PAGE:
- We aim to adhere to all relevant international agreements (Human Rights, ILO Labour standards, UN CSD agreements on sustainability).
- We ensure that our operations adhere to domestic laws and regulations.
- We constantly strive to reduce our carbon footprint both in respect to our UK and local operations.
- We regularly monitor our operations in respect of all the above aims.
Environmental, Social and Economic Issues
Many of our tours, by definition, travel through a variety of different environments and cultures. We try to cause as little negative impact as possible during our journeys and where possible to act in such a way to benefit the local communities and environment.
We understand that CO2 emissions from air travel are a contributory factor (2-3% globally) in global climate change and their impact should be taken very seriously, especially as air travel is on the increase. Here are a few ways in which you can reduce the effect your air travel has on the world’s climate.
- Reduce the number of domestic/business flights you make each year or replace them entirely with other forms of public transport.
- Where flights are included, take one longer holiday each year rather than several shorter ones.
- Use train or bus journeys instead of internal flights where this is an option during the tour itself.
- Consider carbon offsetting your flight – please read below for our opinion on Carbon Offsets.
- Use public transport for your journey to the airport as this not only reduces carbon emissions but also reduces vehicle congestion in and around airports.
Carbon Offsets: In theory carbon offsetting sounds like a great idea, and can be when done properly. However, we believe it should not be seen as a substitute for personally reducing your carbon emissions, using methods such as those outline in the Energy section below. All too often carbon offsetting is used as an “easy way” to be seen to be fixing the problem by shifting the pressure and responsibility onto developing countries when actually the problem is caused by the rich industrial countries. So if you don’t try to reduce your own carbon footprint first, is it ethical to expect the developing countries to take on your burden, whether by forcing good practices on developing countries or securing large areas of land in developing counties for the planting of trees? On could easily say “why not plant them in your own back garden”. We therefore strongly believe that carbon offsetting should only be used as a part of a wider carbon friendly lifestyle.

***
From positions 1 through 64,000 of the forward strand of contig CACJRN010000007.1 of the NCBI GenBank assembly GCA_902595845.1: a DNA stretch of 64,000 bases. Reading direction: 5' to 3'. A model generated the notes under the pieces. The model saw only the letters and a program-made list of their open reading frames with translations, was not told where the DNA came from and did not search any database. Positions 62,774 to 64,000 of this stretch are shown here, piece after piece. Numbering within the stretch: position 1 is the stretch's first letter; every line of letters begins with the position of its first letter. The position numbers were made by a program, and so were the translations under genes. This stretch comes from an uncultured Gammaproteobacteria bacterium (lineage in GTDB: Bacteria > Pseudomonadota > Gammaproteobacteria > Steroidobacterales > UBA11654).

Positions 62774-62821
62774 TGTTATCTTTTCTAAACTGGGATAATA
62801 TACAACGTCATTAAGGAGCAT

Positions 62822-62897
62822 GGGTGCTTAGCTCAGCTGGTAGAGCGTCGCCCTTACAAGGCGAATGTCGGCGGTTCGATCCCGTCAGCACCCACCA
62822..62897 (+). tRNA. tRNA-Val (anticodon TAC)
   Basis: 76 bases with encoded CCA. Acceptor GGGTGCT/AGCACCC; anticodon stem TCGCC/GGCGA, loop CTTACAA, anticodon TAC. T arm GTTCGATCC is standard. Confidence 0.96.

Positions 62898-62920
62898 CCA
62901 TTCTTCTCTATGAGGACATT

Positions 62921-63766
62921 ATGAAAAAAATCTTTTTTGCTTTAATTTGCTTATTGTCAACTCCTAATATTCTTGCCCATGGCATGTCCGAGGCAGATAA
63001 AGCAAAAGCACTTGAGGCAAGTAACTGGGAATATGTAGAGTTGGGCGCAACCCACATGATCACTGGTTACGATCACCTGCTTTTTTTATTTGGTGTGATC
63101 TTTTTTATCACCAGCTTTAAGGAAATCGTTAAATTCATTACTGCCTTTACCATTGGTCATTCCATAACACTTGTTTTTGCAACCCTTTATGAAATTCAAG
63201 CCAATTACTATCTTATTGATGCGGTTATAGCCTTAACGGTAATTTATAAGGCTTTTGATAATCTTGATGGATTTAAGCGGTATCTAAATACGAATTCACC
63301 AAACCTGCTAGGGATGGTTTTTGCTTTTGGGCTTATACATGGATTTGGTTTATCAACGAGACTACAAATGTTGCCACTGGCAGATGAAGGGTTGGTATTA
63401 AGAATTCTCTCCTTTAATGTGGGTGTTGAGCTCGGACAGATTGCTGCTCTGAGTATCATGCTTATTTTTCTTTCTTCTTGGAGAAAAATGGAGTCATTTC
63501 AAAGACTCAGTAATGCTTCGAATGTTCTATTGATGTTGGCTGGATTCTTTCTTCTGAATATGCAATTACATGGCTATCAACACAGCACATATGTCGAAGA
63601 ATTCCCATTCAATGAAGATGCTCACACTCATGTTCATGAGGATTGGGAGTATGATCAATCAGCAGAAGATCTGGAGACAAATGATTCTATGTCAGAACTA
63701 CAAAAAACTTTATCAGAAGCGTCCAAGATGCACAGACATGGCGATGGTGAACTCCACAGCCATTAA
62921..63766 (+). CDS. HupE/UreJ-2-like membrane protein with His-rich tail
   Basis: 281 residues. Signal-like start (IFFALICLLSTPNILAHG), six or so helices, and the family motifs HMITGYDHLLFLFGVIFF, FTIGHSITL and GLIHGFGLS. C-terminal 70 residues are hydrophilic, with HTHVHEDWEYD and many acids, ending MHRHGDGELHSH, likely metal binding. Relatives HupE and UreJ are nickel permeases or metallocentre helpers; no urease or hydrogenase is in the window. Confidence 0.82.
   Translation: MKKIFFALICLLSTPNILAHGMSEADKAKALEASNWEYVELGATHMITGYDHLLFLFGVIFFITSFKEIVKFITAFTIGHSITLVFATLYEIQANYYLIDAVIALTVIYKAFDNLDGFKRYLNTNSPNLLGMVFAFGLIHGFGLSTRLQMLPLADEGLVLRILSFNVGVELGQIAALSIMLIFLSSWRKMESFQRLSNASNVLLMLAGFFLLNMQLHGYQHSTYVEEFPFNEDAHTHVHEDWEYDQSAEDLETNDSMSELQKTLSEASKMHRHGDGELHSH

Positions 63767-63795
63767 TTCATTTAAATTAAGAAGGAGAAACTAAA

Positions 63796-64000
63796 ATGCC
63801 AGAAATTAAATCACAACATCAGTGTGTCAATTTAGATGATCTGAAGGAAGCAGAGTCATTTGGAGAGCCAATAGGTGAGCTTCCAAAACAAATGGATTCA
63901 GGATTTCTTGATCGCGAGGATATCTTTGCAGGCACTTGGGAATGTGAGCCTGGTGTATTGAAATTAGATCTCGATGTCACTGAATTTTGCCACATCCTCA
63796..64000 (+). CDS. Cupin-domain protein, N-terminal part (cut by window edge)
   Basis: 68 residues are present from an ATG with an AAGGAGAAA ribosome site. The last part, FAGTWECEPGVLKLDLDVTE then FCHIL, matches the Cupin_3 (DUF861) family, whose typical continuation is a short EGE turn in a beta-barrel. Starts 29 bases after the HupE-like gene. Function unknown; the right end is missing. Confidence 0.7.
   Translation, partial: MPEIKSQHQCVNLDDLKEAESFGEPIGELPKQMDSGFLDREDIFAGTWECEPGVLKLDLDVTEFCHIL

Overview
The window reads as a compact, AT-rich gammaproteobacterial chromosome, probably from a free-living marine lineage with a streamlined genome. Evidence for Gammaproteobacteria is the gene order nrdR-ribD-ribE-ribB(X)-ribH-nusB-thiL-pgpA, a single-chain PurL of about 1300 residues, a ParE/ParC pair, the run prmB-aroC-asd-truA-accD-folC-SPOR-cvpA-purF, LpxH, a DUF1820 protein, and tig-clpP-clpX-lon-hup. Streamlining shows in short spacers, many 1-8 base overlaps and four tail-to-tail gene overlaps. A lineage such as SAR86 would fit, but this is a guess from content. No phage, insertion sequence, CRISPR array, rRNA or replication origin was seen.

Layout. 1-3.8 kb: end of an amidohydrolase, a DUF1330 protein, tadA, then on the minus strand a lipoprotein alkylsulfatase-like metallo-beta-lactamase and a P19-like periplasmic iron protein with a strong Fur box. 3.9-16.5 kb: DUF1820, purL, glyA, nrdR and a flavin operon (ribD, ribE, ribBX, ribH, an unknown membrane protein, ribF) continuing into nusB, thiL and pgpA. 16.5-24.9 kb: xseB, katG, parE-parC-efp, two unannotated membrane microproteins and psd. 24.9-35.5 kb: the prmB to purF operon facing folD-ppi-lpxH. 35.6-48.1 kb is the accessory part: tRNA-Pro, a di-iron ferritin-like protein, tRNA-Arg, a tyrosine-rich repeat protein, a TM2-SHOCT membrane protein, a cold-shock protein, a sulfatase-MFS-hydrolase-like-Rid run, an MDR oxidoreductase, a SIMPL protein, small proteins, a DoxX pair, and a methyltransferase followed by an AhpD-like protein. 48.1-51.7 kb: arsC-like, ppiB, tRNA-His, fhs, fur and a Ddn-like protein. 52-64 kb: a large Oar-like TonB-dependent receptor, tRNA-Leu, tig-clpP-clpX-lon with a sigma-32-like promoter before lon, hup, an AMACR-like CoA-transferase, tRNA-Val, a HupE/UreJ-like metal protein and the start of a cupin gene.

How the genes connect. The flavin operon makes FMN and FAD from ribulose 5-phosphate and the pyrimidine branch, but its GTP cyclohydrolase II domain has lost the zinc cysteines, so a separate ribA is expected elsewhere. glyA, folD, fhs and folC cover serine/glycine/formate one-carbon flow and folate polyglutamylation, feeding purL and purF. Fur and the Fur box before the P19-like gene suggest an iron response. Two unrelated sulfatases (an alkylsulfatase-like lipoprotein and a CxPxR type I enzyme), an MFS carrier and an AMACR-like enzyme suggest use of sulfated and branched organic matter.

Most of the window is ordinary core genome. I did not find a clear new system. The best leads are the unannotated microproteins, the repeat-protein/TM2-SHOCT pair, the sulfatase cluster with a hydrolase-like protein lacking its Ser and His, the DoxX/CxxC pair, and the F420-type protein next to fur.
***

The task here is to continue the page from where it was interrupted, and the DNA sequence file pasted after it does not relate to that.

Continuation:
Uncover the World: We use only local guides and operators thus removing the need to fly foreign guides into and out of our destinations. Also, on the occasions it is necessary to fly staff to destinations; we calculate and use the carbon debt produced to introduce new carbon reducing measures to our UK and local offices, donate to environmental charities or buy carbon offsets. In our set tour itineraries, we try to use train and coach journeys as the standard option instead of internal flights where this is realistic (upgrades to flights are normally still available on request).